This past month I facilitated groups who were getting ready for the school year, getting ready to go off to their first staff meetings, department meetings, district meetings. They were excited and readying themselves for the ‘beginning of school.’ They were also ‘steeling themselves’ for having to work again with ‘that person.’ The one who is a pain to work with. The one who, ‘already,’ will be stubborn, obstinate and not want to ‘go with the program.’
They knew from the get-go who he or she was. “He wasn’t going to be easy.” “She wasn’t going to be agreeable.” Wherever I went, district to district, this person appeared. Folks were anxious. Unsure. Afraid.
The colleagues of whom they spoke of are sure of themselves and their ‘smarts.’ They can be cutting and loud. The way they interact when asked to collaborate is immature. They don’t want to. They defend, they blame. They bark. Somehow in each place I went there was a person like this. No fun.
If these ‘folks’ show up everywhere, what is going on? Is it gender? Would they listen to a man and not listen to a woman? Is it about power? Did they get passed over? Not recognized for all they have done for the school? Are they licking wounds? Did the curriculum change and they are mad because they had it all ‘down’? All of the above? And does knowing the specifics of the situation matter?
I felt a bit helpless in offering guidance to the anxious participants in the room. I spoke about norms and starting off with clear expectations. But in the end there is more at play than the rational. What I do know is that people get frustrated when their autonomy is threatened. They feel belittled. And when their status isn’t acknowledged, they rebel. They want respect. I get that.
AND, we are all on the same team and we need to focus on the Work – the students, the patients, the clients – the Work at hand. Sometimes we just can’t get beyond ourselves and think about the work. I feel the same way sometimes. Being an adult and working within an organization means I must be responsible for my words and my interactions with others. I have to focus on the bigger picture and others need to trust that I will put the interest of the student or the patient before my own. I have to be courteous and respectful from the minute I get out of the car until I get back in (and in the emails I send after I get home too). I need to self-manage and self-monitor and self-modify. And I need to be open to the organization’s purpose and work toward it – see how it aligns with my purpose.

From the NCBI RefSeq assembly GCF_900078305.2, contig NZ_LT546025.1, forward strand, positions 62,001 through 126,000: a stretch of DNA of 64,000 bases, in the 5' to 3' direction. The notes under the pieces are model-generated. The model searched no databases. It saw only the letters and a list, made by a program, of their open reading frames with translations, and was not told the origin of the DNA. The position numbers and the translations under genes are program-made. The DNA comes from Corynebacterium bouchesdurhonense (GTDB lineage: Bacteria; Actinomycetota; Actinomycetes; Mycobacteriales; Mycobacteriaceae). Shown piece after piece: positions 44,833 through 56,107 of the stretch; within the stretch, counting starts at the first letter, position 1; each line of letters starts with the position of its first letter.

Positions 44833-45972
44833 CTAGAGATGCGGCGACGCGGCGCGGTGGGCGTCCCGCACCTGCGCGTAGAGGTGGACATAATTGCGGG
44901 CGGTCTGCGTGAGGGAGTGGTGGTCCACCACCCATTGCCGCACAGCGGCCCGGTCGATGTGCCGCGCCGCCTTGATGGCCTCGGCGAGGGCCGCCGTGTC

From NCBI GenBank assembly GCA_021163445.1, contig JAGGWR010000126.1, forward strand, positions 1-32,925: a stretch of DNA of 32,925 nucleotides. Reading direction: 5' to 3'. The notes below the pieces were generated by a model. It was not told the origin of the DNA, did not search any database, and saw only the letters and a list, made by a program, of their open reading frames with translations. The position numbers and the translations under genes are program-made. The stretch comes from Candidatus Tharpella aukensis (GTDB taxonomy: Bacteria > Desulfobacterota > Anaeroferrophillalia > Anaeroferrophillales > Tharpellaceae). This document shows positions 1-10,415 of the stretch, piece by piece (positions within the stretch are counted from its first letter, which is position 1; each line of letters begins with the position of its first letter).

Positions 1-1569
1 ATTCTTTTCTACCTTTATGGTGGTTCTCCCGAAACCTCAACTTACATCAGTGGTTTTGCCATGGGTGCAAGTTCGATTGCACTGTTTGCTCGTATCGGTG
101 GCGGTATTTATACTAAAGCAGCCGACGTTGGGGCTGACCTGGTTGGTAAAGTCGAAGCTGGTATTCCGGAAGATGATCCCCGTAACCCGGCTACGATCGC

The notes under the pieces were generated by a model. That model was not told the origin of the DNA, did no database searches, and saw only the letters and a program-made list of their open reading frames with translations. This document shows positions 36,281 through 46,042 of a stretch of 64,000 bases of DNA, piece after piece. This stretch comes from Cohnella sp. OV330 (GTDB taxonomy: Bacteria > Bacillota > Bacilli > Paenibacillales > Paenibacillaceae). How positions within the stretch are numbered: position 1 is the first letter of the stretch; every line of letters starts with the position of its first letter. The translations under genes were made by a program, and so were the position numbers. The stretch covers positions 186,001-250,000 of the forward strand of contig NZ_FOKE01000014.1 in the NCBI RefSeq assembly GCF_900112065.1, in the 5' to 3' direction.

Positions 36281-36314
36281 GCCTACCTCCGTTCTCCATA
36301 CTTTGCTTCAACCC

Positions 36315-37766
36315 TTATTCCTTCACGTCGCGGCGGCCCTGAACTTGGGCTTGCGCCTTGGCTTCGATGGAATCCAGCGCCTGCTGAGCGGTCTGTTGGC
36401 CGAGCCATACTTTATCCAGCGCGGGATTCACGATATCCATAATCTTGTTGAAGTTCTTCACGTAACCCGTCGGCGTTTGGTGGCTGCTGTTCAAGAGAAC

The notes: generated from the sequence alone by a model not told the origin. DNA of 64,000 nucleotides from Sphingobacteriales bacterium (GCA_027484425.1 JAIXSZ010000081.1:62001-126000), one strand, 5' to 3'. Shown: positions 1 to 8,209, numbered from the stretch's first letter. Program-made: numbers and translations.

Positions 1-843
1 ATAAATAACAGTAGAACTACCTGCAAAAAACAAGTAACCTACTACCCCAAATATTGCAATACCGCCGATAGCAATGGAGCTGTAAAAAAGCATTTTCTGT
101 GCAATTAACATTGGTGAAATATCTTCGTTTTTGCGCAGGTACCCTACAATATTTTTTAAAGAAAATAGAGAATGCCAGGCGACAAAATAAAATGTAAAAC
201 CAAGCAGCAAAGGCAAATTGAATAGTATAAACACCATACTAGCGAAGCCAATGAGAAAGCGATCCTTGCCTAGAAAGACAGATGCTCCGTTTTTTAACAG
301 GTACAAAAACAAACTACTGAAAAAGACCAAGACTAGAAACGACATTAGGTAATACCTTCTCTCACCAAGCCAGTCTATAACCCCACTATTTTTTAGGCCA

Instead of starting the year from an aggressive, anxious stance with these individuals might we be in a space of inquiry, and not inquisition? Curiosity, not demand? Edgar Schein, author of Humble Inquiry: the Gentle Art of Asking Instead of Telling would invite us to be on the same side from the beginning and ask each other questions that invite one another to the work.
Here are some questions that might help start collaborative conversations. They presume a level of maturity and self-accountability for all involved. I thank Peter Block for his assistance with these questions.
- What is the most meaningful use of your/my/our time?
- What room is worth being in?
- What do I refuse?
- What do I say yes to?
- What do I stand for?
- What do we do within the existing structure to take a stand for meaning?
- What flame do I want to I carry into all interactions?
- What is at stake for you at this time?
- What social fabric are we constructing?
- What declaration do you want to make?
- What do I want to do with my power?
- What strikes you as important to share/discuss/reflect on at this time?
These questions provide a different ‘spin’ on working together than ‘just do it.’ We all need to be self-accountable. (Is that a word?) We need to take a look at who we are and what we are doing. Time to grow up for the sake of the Work.
If you have any questions, comments or topic suggestions, please feel free to call me, 650-868-1916 and we can Face Time, Skype me at jenniferabrams, or email me at [email protected] and we can set up a time to talk voice-to-voice. I look forward to hearing from you!
Had a chance to meet Russell Quaglia this summer. Coolest guy. A mensch. And, a great educator and researcher. His institute, The Quaglia Institute for Student Aspirations “has been guided by the belief that students are the potential, not the problem, in today’s educational system. We are driven by the importance of student voice and a conviction that students have something to teach us. They are our companions on this educational journey.” GREAT resources available. Check it out.
And food for thought, KnowledgeWorks Forecast 3.0. “This forecast previews five disruptions that will reshape learning over the next decade. Responding to them with creativity rather than fear will be critical to preparing all learners for an uncertain future.”